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The Leadership Conference on Civil and Human Rights

The Nation's Premier Civil and Human Rights Coalition

The Leadership Conference on Civil and Human Rights  & The Leadership Conference Education Fund
The Nation's Premier Civil and Human Rights Coalition

Today in Civil Rights History: The AIDS Memorial Quilt Is Displayed for the First Time

October 9, 2009 - Posted by The Leadership Conference

The AIDS quilt laid out on the National Mall in Washington, D.C.

The AIDS quilt laid out on the National Mall in Washington, D.C. 

The quilt has gone on many tours since, with panels being added at each stop and a reading of names traditionally following each display. It currently includes more than 44,000 panels, including panels from every state and dozens of countries. To date, it has been visited by over 14 million people and has helped the NAMES Project Foundation raise more than $3 million for AIDS services.

The quilt, while impressive for its size and scope as the largest community art project in the world, is perhaps most significant for other reasons. It is full of emotionally powerful and often uplifting responses to a tragic pandemic. It offers an opportunity for those who have lost loved ones to AIDS to commemorate their lives in a unique way.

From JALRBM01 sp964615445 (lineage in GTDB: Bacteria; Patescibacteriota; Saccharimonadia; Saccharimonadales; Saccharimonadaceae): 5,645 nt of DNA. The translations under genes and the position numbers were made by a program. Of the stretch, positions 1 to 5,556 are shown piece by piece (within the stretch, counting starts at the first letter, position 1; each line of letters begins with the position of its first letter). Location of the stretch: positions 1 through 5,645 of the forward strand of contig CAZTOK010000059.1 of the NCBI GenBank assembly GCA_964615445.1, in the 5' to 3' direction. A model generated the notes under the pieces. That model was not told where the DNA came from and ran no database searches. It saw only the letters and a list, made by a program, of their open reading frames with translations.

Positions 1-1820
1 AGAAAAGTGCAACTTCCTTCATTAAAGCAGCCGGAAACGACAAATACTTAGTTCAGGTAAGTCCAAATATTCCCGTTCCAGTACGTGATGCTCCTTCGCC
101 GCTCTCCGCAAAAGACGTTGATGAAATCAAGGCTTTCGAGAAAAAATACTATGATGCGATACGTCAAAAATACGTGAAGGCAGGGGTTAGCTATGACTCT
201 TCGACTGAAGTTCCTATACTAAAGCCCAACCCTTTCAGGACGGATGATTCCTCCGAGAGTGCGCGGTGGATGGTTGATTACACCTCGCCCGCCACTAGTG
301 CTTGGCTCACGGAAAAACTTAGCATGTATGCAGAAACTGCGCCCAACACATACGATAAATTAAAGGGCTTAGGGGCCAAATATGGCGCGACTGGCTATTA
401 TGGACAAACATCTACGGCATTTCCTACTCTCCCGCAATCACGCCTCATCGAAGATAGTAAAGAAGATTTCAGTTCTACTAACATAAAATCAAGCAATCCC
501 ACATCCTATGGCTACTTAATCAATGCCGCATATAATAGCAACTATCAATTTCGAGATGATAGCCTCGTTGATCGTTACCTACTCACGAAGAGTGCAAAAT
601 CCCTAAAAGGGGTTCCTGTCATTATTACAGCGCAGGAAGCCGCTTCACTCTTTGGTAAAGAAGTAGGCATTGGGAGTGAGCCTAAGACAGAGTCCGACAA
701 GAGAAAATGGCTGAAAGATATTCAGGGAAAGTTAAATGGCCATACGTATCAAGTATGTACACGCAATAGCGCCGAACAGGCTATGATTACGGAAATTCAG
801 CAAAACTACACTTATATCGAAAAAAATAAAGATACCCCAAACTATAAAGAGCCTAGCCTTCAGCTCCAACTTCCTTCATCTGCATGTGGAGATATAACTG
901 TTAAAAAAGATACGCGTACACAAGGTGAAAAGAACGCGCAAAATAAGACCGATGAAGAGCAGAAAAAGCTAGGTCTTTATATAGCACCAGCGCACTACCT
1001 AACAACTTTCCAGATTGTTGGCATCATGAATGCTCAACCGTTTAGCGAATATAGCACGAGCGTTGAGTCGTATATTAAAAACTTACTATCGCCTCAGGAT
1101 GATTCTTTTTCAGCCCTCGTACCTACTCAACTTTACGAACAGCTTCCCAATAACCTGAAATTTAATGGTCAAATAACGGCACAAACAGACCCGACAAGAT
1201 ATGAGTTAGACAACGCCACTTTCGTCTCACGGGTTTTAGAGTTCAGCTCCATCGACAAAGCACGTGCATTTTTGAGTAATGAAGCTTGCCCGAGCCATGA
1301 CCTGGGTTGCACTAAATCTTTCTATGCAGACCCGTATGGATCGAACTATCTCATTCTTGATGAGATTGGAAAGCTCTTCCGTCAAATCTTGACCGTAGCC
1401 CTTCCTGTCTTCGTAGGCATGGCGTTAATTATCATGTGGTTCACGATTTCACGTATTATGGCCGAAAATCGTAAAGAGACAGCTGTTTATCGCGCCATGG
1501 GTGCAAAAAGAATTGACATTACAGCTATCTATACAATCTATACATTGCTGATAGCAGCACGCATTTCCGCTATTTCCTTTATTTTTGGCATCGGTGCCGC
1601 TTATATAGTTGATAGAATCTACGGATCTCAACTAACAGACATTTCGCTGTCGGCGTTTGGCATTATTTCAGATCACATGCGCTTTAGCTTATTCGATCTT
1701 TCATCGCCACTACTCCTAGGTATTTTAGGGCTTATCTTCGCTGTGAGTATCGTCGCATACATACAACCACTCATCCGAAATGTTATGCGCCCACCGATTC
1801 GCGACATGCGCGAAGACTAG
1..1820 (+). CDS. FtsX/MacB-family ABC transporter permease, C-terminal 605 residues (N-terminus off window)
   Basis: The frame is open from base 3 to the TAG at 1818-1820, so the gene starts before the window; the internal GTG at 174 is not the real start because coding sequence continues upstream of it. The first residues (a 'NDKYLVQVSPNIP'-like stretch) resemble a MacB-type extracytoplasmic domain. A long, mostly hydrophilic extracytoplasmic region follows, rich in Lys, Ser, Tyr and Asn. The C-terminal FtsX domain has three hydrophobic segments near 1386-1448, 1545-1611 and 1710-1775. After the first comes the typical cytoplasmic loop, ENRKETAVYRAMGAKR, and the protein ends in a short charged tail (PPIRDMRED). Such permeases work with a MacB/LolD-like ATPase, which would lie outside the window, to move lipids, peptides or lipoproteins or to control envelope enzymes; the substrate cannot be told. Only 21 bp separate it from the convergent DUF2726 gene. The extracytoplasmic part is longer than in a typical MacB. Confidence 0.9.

As important as the quilt is for the gay community and those impacted directly by the disease, it also sends an important message to the world. It represents the scale and impact of the AIDS pandemic to others through both its large size and deeply personal patchwork pieces.

The quilt has gone on many tours since, with panels being added at each stop and a reading of names traditionally following each display. It currently includes more than 44,000 panels, including panels from every state and dozens of countries. To date, it has been visited by over 14 million people and has helped the NAMES Project Foundation raise more than $3 million for AIDS services.

The quilt, while impressive for its size and scope as the largest community art project in the world, is perhaps most significant for other reasons. It is full of emotionally powerful and often uplifting responses to a tragic pandemic. It offers an opportunity for those who have lost loved ones to AIDS to commemorate their lives in a unique way. 

As important as the quilt is for the gay community and those impacted directly by the disease, it also sends an important message to the world. It represents the scale and impact of the AIDS pandemic to others through both its large size and deeply personal patchwork pieces.

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